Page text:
Weiss didn’t say she was bitter towards the colleges, although some might argue her tone in the op-ed did that for her, but she did say she has worked her whole life volunteering, studying hard and interning where she could, only to be rejected because she is so “plain.” She said there are students who do volunteer work simply to pad their resume, which sometimes helps them to get in. But Weiss said if they “scoop up some suffering child, take a few pictures, and write the essays about how spending that afternoon with Kinto changed my life,” they might have been accepted into school.

To all her critics, Weiss said the piece was meant to be satire. She said she has been getting a lot of response from other teenagers who feel the same way as she does. “We are being judged on things we cannot control,” Weiss said.

Weiss’ big pity party did end well for her though. She has been getting job offers, internship offers and school acceptance letters from a number of Big Ten universities. But Weiss is one of the lucky ones. She has done the work to get into a good college but how many teenagers grace the pages of the Wall Street Journal? Not very many. I fell like Weiss is mad she didn’t get into a college because she feels she deserved to get into any college she wanted. Just because you do the work, doesn’t always mean you get the reward. Let us know what you think about the piece in the comment section below.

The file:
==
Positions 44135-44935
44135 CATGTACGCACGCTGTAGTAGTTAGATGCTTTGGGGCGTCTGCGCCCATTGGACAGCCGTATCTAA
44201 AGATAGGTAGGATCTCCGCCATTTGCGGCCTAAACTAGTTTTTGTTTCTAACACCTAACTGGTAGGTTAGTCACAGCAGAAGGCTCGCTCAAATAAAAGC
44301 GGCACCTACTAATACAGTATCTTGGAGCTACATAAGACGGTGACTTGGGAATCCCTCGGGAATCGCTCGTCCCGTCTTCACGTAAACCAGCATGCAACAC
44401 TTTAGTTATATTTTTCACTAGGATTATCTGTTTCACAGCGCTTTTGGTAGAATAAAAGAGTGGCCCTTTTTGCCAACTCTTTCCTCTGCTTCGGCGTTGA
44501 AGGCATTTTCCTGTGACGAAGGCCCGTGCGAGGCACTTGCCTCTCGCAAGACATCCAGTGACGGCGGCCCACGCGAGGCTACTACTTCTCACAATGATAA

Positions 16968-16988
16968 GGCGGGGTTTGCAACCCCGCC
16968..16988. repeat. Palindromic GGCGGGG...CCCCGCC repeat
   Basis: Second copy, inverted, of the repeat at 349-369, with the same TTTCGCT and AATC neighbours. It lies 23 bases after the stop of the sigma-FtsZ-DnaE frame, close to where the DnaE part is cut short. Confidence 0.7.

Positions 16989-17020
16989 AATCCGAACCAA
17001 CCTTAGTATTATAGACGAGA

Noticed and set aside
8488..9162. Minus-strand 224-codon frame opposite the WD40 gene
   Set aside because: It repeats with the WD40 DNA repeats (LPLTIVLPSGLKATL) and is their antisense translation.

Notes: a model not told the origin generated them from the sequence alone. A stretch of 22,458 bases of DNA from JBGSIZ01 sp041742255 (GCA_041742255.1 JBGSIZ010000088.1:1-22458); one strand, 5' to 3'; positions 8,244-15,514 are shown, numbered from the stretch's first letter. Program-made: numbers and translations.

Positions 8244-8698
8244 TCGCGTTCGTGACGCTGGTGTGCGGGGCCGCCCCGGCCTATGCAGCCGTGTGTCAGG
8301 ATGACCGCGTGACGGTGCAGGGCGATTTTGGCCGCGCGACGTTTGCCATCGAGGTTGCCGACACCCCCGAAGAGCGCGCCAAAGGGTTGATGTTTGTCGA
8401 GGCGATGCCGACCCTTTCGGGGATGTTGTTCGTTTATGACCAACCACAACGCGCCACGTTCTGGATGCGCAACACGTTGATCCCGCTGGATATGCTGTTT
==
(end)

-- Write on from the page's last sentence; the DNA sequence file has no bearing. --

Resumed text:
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Comments

  1. Mary Ryan says

    My daughter Sophie has a 4.2 GPA, is the lead jazz guitarist in the school orchestra, got 710 adn 750 on her SATs, was Varsity Ultimate Frisbee assist captain, and they won state champs. For 2 months she taught English to Tibetan refugees.
    Sophie got into all her safety schools: UVM, Umass Amherst. She was rejected at every other school: Brown, Wesleyan, Tufts, Cornell. I find that it is DISGUSTING how she has not been rewarded for hard work, and also being an interesting person, as well. Her essays for the college app were funny, and full of joy. In the end, our 2 other children, younger than she, came to the right conclusion: travel more, sleep in late some days, gets As and Bs, keep up your sports and exercise–and you’ll still get into UVM!

  2. says